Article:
Pro and Cons of Outsourced vs In-house risk management function
Risk management is best done in-house. Why?
Because regardless of whether administrative risk management activities are contracted out to a third party or not, the practical management of risk will ultimately still have to be conducted by the organisation. However, this does not mean that companies should start from scratch where risk management is concerned, particularly if they have no experience of it. They may want to consider availing themselves of risk management consultants’ expertise if they want to establish risk management systems in their organisations. This inevitably begins with collecting information about the organisation; an activity which underpins risk management training and execution.
In order to understand the organisation’s risk management requirements, a clear picture of the organisation needs to be drawn up, indicating its aims, objectives, resources, challenges, strenghts and inadequacies. This necessitates a great deal of information, from as many areas as possible within the company, from Board level to pantry personnel, across departments and business units, from subsidiaries, contractors and suppliers up and down the chain. Feedback from stakeholder groups cannot be discounted, and the company needs to also be sensitive to what is trending in the general business environment.
Consultants can tell you what to look for, and maybe even where to find it, but how exactly to access it is another matter. Data gathering is crucial to the success of risk management but gathering it requires a certain level of human interaction that a consultant, with limited engagement with the organisation’s staff, may not have. Even with the best intentions, consultants may find themselves being thwarted at every turn. Data-gathering efforts may be further complicated by the silos which exist within the organisation. Staff who have been operating within silos may not even know how to operate outside them.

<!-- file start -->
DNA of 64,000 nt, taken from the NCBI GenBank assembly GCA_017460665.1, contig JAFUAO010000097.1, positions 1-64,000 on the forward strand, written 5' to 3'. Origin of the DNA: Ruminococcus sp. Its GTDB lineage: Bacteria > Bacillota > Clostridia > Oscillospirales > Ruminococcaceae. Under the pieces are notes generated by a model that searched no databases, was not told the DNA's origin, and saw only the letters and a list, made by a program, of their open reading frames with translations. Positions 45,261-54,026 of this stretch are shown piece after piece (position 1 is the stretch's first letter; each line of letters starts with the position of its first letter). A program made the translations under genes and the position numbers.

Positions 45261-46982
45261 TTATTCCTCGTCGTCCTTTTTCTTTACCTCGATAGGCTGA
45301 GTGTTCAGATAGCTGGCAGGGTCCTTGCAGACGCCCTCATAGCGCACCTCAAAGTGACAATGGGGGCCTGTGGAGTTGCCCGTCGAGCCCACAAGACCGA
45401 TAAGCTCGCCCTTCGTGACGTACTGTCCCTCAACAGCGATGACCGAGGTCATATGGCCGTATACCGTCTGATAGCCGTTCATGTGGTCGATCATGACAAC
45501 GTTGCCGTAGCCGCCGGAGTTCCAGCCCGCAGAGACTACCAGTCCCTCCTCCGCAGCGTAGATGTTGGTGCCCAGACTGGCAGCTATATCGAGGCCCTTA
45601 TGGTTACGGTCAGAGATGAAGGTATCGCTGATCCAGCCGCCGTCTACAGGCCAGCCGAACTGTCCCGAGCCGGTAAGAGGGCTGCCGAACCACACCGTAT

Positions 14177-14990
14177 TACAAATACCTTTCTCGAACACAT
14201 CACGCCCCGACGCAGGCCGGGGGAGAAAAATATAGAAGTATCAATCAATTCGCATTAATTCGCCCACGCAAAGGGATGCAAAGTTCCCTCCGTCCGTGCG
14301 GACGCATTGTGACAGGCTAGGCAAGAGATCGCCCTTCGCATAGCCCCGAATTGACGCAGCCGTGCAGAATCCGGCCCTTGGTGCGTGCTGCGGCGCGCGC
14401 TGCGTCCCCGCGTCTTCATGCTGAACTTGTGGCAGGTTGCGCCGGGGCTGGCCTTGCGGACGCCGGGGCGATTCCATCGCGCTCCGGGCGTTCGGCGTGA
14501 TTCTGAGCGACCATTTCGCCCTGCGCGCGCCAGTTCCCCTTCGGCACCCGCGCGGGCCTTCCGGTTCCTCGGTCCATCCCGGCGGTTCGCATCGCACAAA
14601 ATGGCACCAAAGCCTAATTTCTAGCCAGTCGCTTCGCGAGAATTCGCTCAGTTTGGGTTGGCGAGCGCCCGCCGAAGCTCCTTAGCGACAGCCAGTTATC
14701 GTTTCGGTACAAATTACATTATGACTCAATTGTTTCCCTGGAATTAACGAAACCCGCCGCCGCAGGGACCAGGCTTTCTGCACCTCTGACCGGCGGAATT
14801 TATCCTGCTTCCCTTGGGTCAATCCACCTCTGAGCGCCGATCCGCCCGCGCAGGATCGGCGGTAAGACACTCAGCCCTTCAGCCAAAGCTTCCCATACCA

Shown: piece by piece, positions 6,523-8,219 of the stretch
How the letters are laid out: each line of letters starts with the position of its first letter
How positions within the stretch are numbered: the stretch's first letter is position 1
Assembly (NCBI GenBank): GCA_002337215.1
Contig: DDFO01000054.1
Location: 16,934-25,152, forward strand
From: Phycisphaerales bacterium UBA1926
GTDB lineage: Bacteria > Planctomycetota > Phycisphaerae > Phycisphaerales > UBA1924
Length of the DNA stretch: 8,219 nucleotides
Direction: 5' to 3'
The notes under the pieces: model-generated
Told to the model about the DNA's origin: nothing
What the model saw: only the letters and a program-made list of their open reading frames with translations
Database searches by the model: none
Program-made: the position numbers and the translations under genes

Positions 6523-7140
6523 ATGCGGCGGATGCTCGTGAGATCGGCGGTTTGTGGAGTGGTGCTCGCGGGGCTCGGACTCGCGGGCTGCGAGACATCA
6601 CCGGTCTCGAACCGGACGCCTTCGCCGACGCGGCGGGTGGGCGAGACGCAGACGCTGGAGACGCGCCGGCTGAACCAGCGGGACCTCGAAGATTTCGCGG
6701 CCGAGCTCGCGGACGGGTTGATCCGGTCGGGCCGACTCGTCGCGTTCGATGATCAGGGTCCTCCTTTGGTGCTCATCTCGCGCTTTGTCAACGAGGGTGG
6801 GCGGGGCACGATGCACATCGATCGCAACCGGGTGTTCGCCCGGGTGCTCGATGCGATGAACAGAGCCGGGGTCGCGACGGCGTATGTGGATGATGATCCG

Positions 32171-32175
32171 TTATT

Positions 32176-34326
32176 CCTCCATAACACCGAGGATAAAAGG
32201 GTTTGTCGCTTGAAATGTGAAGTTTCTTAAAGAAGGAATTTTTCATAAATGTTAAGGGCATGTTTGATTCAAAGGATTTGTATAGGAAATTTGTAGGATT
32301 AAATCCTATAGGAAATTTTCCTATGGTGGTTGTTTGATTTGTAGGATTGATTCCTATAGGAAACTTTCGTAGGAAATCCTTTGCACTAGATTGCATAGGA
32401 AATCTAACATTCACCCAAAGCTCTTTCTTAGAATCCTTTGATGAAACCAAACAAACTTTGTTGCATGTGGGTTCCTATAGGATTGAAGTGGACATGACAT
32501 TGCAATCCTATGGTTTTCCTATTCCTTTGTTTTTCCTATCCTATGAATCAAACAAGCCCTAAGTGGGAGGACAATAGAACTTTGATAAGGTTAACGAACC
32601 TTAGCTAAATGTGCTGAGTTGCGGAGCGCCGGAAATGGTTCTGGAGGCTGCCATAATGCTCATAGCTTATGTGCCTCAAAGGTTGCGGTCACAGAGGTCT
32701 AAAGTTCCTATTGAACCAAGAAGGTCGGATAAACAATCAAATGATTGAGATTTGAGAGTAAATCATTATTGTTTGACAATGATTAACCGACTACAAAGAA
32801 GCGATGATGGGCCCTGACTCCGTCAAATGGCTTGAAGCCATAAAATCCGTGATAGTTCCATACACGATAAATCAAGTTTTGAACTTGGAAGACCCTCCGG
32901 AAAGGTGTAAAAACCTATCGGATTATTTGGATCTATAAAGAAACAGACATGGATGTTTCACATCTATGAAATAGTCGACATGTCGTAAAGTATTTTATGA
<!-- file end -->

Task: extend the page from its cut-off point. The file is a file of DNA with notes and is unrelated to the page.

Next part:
A major part of risk management also involves modifying organisational behaviour so that a risk management culture can develop in the long term. A consultant is inevitably viewed as operating outside this organisational culture. Because of the nature of risk management and the processes which it involves, a company has to “own” it, for it to be effective. Risk management is not a one-off exercise; it is an ongoing one that necessitates long-term commitment. For this reason, it is aligned with strategy, and has to provide the necessary support for the Board and management’s decision-making activities.
Some companies do outsource certain areas of risk management such as staff training in risk management frameworks and processes, or initial awareness-raising of the need for risk management but the company has to undertake its implementation and subsequent updating and improvement itself. This is a particularly useful thing because it allows the organisation to learn about itself in an organic way. The information which emerges comes from the parties directly concerned; it is not second-hand information – this is complete, concise data with integrity. It shows the organisation’s unvarnished realities, the challenges which confront it, and where its shortfalls lie.
Even in the best, most supportive environments, effective risk management takes time to develop. It isn’t something that happens overnight. The people who make it happen have to feel invested in what they do. They need to feel that they are making a difference, and that what they are doing has value. They cannot do this if risk management is outsourced. The organisation may experience another disadvantage eventually: no internal risk management talent will be successfully developed because the organisation’s people will not feel invested enough in it. Considering that risk management is a long-term proposition, the organisation may well be short-changing itself if it decides to outsource instead of doing things in-house.